Since 1996, Handicap International has managed the only rehabilitation center in Kandahar, Afghanistan, providing comprehensive services to disabled people. In 2015, the center hosted more than 7,000 patients. On average, 20% of new arrivals have a lower limb amputated as a result of landmines, improvised explosive devices, and other weapons.Read more
The worldwide use of banned explosive weapons such as landmines and cluster bombs increased significantly in 2014 and 2015, largely due to unchecked use in Syria, Yemen, Afghanistan, Colombia, Myanmar, and Tunisia. To mark the international day of landmine and cluster munition awareness, April 4, Handicap International is calling on the international community to strongly condemn this practice, and for an immediate end to the use of these weapons.
Banned under international law, these weapons have been used at an alarming rate in recent years. Cluster munitions use is at its highest level since 2010, when the Convention on Cluster Munitions entered into force. Handicap International is calling on States and non-State armed groups to immediately end the use of anti-personnel mines and cluster munitions, as well as their sale, and transfer. Any use of these weapons must be unanimously and systematically condemned.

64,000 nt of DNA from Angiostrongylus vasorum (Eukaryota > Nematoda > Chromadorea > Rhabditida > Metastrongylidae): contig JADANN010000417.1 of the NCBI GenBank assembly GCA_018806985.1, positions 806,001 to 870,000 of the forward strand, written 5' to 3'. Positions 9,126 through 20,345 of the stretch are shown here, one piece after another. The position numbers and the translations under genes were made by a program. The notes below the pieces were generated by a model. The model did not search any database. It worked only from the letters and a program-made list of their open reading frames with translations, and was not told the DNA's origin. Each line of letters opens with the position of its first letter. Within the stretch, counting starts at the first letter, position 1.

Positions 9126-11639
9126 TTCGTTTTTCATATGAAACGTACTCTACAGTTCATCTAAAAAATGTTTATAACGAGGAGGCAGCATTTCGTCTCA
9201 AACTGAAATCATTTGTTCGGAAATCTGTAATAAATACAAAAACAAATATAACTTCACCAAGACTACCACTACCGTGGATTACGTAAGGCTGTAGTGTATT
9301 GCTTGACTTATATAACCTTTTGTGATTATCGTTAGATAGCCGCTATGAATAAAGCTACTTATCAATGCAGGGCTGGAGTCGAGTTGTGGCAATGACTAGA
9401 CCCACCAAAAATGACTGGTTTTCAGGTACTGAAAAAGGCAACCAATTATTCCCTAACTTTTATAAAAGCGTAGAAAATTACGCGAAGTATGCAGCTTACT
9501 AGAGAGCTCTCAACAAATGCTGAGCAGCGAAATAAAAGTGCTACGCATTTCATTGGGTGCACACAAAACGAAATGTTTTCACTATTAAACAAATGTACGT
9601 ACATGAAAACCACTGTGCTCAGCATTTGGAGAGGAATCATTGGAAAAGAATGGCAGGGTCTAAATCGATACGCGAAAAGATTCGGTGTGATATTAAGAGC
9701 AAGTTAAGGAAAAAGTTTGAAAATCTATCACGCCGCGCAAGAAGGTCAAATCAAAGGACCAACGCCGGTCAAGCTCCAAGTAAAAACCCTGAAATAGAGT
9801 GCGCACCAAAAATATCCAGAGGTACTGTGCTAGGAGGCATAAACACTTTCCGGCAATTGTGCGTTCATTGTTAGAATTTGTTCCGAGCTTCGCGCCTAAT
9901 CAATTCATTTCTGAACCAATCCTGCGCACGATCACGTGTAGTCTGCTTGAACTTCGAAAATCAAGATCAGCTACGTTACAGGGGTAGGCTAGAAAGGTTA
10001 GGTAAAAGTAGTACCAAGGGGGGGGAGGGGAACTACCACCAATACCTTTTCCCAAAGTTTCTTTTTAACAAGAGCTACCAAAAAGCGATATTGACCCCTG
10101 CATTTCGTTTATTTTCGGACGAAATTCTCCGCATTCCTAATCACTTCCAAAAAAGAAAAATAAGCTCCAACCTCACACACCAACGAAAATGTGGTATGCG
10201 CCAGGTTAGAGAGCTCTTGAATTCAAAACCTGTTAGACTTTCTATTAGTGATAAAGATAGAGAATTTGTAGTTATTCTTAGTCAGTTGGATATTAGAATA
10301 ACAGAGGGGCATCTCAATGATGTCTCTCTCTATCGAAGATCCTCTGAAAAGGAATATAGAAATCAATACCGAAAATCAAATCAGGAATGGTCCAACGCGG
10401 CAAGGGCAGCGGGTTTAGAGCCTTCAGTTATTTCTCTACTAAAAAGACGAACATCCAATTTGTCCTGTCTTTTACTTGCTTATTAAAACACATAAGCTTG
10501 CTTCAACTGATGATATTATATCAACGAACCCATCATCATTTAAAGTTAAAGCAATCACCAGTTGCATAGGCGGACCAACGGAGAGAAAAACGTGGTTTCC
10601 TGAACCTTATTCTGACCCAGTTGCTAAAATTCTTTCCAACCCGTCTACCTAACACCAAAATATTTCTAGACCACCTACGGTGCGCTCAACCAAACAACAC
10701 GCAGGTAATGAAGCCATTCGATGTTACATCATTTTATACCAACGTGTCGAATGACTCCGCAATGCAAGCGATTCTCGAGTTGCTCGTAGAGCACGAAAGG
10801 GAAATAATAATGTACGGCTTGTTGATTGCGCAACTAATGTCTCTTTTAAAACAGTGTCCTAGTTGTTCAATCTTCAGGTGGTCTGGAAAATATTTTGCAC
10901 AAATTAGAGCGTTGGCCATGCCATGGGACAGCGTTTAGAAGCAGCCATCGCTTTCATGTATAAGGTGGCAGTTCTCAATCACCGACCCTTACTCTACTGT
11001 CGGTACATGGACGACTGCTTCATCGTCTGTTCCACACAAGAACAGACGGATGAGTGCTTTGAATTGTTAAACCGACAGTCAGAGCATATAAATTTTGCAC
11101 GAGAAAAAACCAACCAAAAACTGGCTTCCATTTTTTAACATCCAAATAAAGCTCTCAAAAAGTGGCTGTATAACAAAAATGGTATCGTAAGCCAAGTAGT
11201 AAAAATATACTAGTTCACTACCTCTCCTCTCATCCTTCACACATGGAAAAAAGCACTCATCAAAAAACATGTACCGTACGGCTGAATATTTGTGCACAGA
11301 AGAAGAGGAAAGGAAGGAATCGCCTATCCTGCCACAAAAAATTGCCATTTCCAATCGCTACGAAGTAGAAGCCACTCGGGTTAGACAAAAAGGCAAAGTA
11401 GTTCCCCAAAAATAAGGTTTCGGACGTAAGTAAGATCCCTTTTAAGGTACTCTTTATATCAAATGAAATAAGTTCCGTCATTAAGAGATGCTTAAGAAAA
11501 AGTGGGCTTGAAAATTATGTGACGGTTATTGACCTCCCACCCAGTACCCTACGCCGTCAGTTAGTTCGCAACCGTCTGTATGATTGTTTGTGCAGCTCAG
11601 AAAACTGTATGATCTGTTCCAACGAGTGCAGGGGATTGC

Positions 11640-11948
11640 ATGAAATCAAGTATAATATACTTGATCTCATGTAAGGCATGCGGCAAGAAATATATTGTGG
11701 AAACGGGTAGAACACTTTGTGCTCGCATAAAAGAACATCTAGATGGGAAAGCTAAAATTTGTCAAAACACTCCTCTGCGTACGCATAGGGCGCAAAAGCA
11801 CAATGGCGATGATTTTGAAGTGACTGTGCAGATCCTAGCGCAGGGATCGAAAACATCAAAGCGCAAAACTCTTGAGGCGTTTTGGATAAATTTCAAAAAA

According to the latest Cluster Munition Monitor report, published in August 2015, cluster munitions were used in five countries between July 2014 and July 2015: Libya, Syria, Sudan, Ukraine, and Yemen—all States which have not signed the treaty. Not since the ban treaty entered into force in 2010, have so many States or non-State actors been involved in the use of cluster munitions. The Cluster Munition Coalition (CMC) has also found cluster munitions used on numerous occasions in Yemen and Syria.
In stark contrast, the Cluster Munition Monitor found only two countries impacted by the use of cluster munitions in 2011 and 2012, and three in 2013.
79% of victims are civilians
The latest Landmine Monitor report, published in November 2015, found an alarming and “significant increase” in the use of anti-personnel mines and improvised explosive devices by non-State armed groups in ten countries: Afghanistan, Colombia, Iraq, Libya, Myanmar, Pakistan, Syria, Tunisia, Ukraine, and Yemen. The last time the Monitor reported use of these weapons in ten or more countries was 2006.
The vast majority of casualties of anti-personnel mines and cluster munitions are civilians—79% of reported casualties.
“The repeated use of anti-personnel mines and cluster munitions reveals a total disregard for civilian lives and, in some cases, a deliberate intention to target them,” says Emmanuel Sauvage, the organization's anti-mine action regional coordinator, based in Amman, Jordan. “Cluster munitions kill and main during an attack. They also leave explosive remnants behind that function like anti-personnel mines and can cause casualties long after a conflict has ended.”